New guide dog certification might be barking up wrong tree

News Provincial

On Jan. 18, 2016, the Guide Dog and Service Dog Act came into effect,  modernizing service and guide dog guidelines in B.C. The certification is optional, but is meant to provide guide dog users with an indisputable form of ID to clarify the need for their service animal, as well as inform the public that service animals meet a high standard of training.

However, University of Victoria student Georgia Pike says her own experiences make her question the good this new system will do.

The purpose of the new certification system is to make it more difficult to fake the need for a service dog, which harms the credibility of those with legitimate need. But there has been no formal documentation of fake service dogs in the province, legal or otherwise. To date, despite the province’s move to provide certification, all evidence of the subject is anecdotal, and far from conclusive. Pike feels that the implementation of a certification system gives strangers an excuse to demand her ID.

Pike can be seen around campus with her black lab, Grainger, who helps Pike to navigate everything from bustling cafeterias to tricky stairways. While members of the UVic community are generally welcoming and accepting of the pair, the greater Victoria area isn’t always so kind.

At least once per excursion off campus, Pike is asked to present ID to prove the legitimacy of her service dog or her disability. She has faced this demand from restaurants, shops, and one very angry bus driver.

Last February, Pike got on a bus with Grainger and a friend. Pike clung to the arm of her friend, clearly unable to navigate confidently on her own. Most bus drivers will ignore Grainger when Pike boards a bus, and simply ask her where she would like to get off. However, this particular bus driver took issue with her service dog.

Allegedly, the bus driver demanded to see Grainger’s ID, which Pike told him that she had forgotten that day. The bus driver deemed Pike’s own ID unacceptable to prove Grainger’s legitimacy and reprimanded her in front of everyone on the bus. Pike said the ordeal was humiliating and degrading.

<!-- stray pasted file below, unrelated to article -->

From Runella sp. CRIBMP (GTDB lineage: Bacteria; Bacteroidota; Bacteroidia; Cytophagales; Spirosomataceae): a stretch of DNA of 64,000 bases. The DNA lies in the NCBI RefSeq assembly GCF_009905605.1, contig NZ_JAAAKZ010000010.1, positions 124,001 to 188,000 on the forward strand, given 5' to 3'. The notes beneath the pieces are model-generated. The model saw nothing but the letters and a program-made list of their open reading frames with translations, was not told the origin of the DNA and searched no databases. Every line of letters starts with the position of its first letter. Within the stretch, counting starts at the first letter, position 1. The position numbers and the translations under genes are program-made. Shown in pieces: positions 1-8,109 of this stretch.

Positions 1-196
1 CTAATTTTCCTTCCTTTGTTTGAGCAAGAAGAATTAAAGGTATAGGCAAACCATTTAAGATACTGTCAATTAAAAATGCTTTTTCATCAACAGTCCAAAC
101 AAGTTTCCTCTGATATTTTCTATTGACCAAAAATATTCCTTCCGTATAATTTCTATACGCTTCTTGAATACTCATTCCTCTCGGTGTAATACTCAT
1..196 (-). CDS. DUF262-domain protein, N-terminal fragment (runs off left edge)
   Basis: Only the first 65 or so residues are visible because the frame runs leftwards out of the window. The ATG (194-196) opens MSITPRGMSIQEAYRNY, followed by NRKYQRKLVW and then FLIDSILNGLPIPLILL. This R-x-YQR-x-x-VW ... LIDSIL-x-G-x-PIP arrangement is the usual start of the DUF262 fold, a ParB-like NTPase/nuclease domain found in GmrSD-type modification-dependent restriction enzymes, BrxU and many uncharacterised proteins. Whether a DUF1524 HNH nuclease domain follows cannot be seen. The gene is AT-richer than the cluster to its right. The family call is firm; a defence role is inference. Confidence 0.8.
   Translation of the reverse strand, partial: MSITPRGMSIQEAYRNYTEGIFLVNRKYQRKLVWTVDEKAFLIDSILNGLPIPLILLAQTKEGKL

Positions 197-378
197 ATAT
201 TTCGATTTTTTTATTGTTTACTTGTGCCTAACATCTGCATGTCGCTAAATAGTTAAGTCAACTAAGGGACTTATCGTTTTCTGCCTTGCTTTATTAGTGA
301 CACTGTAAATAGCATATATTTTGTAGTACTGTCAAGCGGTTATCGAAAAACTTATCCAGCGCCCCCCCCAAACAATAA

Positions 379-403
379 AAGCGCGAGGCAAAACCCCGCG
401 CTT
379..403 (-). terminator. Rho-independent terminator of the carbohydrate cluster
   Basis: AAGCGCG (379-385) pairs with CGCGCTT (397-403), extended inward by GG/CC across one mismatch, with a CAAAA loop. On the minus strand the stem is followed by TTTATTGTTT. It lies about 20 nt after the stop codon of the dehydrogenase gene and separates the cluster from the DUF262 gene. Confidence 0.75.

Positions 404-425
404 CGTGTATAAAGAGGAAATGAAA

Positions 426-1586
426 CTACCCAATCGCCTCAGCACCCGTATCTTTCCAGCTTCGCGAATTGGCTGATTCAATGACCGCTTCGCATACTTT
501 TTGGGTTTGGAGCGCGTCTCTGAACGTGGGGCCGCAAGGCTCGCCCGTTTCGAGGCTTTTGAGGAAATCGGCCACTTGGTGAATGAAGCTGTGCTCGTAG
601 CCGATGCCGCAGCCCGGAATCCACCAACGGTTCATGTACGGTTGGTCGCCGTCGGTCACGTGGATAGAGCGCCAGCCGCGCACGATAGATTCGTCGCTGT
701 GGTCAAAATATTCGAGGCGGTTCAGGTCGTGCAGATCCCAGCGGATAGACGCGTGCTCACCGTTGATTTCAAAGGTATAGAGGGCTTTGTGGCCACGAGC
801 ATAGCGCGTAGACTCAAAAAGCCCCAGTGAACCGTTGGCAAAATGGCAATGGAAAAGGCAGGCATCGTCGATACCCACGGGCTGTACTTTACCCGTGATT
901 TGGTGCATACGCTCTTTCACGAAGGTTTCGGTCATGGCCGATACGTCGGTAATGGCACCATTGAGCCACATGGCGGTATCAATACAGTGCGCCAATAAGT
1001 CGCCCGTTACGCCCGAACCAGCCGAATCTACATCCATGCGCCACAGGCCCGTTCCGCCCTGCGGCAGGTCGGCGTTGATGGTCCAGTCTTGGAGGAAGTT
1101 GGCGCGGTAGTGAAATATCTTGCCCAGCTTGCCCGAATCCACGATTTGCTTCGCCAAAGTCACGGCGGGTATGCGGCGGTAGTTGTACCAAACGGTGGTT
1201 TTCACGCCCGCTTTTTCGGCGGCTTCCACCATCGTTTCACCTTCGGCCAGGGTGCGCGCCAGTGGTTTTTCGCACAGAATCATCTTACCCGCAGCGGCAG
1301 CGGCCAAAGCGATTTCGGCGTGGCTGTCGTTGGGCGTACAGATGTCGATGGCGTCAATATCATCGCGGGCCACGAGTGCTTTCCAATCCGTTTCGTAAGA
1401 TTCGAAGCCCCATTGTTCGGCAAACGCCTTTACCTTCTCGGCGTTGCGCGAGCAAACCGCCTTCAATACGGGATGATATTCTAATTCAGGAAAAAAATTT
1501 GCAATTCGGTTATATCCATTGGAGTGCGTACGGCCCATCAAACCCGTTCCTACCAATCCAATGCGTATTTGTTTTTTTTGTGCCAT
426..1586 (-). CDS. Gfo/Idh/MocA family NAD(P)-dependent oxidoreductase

“There’s only so much I can show them to say, ‘This is my service dog,’” said Pike. “It’s really debilitating, because I wake up every day, knowing that I have a disability, and to have to prove it to people who, really, it’s none of their business, what my limitations are, is very debilitating, both physically and emotionally.”

“With regard to the [Guide Dog and Service Dog Act,]” said Graeme McCreath, service dog user and treasurer of the Canadian Federation of the Blind, “we have been pushing the government and local municipalities to improve enforcement with a fine against discriminators who refuse us access.”

“Putting the onus of proving that access is a right onto the discriminated individual is such a harrowing and protracted experience,” said McCreath. “We feel that similar to a parking ticket, the person committing the refusal should have to defend themselves.”

Pike thinks that the government should put more energy into locating manufacturers of fake service dog gear. If these businesses were to be shut down, the certification system would be unnecessary and the privacy of service dog users would be protected.

“No amount of extra ID I gain will ever stop people from breaking the law or faking service dogs,” said Pike. “I think it needs to be stopped at the root; [we need to] charge people who are making the actual gear.”